The Asser Institute, the Holland-based institute for private and public international law, international commercial arbitration and European law, has for the first time undertaken an empirical study of key statistics from specialist provider Sportradar’s Fraud Detection System (FDS), a five-year dataset of football matches worldwide which the FDS identified as likely to have been targeted by match fixers.
Asser Institute's study must be place in the context of numerous media reports and interested stakeholders claiming that certain types of sports bets significantly increase the risks of match-fixing occurring. These concerns often surface in policy discussions at both the national and European level, with calls frequently made to prohibit the supply of “risky” sports bets as a means to preserve the integrity of sports competitions.
The institute examined Sportradar’s information between May 2009 and November 2014, covering a total of 1,468 matches worldwide that it considered highly suspicious and likely to have been targeted for betting-related match-fixing. In 38 per cent of the cases – 551 matches – the irregular betting activity prompted bookmakers to either partially or completely remove the betting offer.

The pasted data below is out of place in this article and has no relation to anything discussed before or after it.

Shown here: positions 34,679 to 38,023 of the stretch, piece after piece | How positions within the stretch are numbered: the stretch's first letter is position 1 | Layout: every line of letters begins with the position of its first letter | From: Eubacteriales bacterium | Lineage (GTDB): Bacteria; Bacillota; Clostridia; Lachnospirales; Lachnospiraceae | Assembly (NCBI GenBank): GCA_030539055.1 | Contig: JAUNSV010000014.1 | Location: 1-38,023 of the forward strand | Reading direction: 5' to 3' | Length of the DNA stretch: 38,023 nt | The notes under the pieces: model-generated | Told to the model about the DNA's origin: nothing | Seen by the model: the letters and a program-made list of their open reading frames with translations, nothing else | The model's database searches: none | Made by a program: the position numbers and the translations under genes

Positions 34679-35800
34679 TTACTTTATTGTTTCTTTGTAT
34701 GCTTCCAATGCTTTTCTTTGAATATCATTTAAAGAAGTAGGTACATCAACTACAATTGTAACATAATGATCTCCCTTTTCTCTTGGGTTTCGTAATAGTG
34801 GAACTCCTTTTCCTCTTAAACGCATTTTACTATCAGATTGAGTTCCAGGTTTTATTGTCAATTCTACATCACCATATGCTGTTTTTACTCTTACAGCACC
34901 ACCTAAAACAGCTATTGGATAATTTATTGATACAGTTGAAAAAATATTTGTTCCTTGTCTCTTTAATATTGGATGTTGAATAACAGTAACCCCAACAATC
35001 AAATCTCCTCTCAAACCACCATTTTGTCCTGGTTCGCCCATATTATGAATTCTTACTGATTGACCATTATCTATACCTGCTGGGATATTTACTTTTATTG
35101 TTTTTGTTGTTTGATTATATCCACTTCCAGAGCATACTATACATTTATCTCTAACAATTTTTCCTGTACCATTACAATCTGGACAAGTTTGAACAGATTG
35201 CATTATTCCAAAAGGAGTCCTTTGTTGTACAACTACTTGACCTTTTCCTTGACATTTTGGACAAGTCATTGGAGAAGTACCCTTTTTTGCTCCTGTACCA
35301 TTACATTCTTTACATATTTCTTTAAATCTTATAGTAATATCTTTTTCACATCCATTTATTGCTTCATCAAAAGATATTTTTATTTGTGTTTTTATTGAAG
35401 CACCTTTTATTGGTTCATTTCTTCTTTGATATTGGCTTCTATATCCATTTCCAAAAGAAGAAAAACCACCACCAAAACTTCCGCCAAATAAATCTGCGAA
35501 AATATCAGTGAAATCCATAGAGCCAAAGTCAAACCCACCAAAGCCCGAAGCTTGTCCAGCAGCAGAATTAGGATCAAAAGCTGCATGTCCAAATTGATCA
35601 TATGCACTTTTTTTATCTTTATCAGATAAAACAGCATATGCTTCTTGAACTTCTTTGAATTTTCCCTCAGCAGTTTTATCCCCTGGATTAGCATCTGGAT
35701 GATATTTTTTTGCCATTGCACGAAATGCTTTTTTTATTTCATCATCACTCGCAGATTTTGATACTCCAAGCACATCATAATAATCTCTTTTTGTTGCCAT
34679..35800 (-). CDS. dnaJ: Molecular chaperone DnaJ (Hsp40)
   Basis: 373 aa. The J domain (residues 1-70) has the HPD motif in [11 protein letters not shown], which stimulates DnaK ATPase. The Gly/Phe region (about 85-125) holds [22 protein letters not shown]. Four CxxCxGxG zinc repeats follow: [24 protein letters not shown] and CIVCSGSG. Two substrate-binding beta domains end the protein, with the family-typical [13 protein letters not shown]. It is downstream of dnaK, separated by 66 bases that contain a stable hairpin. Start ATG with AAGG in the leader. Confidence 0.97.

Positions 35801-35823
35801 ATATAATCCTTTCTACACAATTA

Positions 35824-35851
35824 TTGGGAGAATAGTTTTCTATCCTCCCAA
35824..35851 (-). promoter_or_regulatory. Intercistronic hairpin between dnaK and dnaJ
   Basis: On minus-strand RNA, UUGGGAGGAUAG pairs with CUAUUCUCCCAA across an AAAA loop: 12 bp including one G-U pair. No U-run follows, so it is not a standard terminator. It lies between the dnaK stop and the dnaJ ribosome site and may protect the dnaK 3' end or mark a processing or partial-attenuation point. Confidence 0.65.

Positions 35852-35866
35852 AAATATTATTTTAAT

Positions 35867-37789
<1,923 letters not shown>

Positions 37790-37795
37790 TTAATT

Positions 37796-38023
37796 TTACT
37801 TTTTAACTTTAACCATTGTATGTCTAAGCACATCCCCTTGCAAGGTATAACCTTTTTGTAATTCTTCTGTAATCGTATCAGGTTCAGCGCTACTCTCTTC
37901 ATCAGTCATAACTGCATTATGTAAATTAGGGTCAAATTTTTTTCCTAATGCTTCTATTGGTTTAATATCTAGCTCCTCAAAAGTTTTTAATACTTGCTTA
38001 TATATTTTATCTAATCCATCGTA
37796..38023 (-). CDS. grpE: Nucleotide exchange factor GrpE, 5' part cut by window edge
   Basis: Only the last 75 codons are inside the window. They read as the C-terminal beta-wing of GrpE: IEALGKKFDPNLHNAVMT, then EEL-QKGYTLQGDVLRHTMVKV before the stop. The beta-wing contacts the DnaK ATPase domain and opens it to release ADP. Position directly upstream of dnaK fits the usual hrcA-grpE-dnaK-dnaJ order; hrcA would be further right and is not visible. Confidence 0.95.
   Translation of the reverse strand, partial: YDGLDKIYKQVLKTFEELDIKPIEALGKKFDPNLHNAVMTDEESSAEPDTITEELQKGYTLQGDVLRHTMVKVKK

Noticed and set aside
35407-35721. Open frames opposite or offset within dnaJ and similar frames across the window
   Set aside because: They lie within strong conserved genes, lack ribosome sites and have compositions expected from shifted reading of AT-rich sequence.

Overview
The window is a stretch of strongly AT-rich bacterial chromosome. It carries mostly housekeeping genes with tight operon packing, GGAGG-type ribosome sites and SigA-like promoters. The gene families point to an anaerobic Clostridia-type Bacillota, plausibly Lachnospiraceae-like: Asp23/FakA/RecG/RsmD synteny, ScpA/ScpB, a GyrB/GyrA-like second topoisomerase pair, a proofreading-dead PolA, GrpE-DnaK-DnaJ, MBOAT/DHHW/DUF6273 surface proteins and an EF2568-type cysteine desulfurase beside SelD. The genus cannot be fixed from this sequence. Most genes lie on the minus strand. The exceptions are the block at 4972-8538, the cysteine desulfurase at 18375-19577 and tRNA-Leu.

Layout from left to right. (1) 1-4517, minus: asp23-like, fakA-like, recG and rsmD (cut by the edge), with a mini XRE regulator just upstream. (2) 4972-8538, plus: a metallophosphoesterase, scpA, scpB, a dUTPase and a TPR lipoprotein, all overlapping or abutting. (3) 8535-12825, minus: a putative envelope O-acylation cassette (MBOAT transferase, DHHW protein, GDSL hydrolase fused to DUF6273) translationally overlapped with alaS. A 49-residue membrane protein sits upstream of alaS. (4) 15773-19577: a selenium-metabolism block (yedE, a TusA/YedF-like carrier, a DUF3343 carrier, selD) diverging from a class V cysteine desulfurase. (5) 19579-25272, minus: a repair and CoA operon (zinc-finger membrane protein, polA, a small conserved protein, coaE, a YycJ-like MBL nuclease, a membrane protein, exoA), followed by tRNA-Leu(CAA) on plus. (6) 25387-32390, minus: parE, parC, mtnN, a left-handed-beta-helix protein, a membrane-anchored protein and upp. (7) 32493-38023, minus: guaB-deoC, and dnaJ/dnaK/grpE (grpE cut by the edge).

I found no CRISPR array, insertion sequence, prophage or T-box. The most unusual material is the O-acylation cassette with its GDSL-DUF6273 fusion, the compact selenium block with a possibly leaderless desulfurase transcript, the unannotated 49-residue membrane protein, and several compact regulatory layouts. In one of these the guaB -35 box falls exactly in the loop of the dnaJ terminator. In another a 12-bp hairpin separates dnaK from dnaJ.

The report's key points:
- Of all the key markets, almost all suspicious betting patterns were observed in the main betting markets (including Match Odds and Total Goals) and the Asian Handicap market.
- It appears that match-fixers mostly take advantage of highly liquid betting markets, which all relate to the final outcome of a match.
- In most cases, more than one of the main betting markets was exploited and irregular betting patterns were detected both in pre-match and live betting.
- The evidence does not support the claim that live betting, by its very nature, would significantly encourage manipulation in comparison to pre-match betting.
- For only six matches suspicious betting was detected in side betting markets. This represents a mere 0.4 per cent of the 1,468 likely manipulated matches.
- The prevalence of suspicious betting in the Handicap markets, and in particular Asian Handicap markets, clearly reflects the fact that the Asian betting markets (where these types of bets are immensely popular) account for the majority of illicit funds being bet on football.
- Over 70 per cent of football betting turnover is recorded with Asian bookmakers who allow bets to be placed anonymously and without betting limits, favoured by fixers. Whereas, European regulated bookmakers restrict stakes and disclose client details to law enforcement bodies.
- The study found no correlations between live betting or side betting and possible instances of betting-related match fixing in football that would justify a prohibition of these bet types.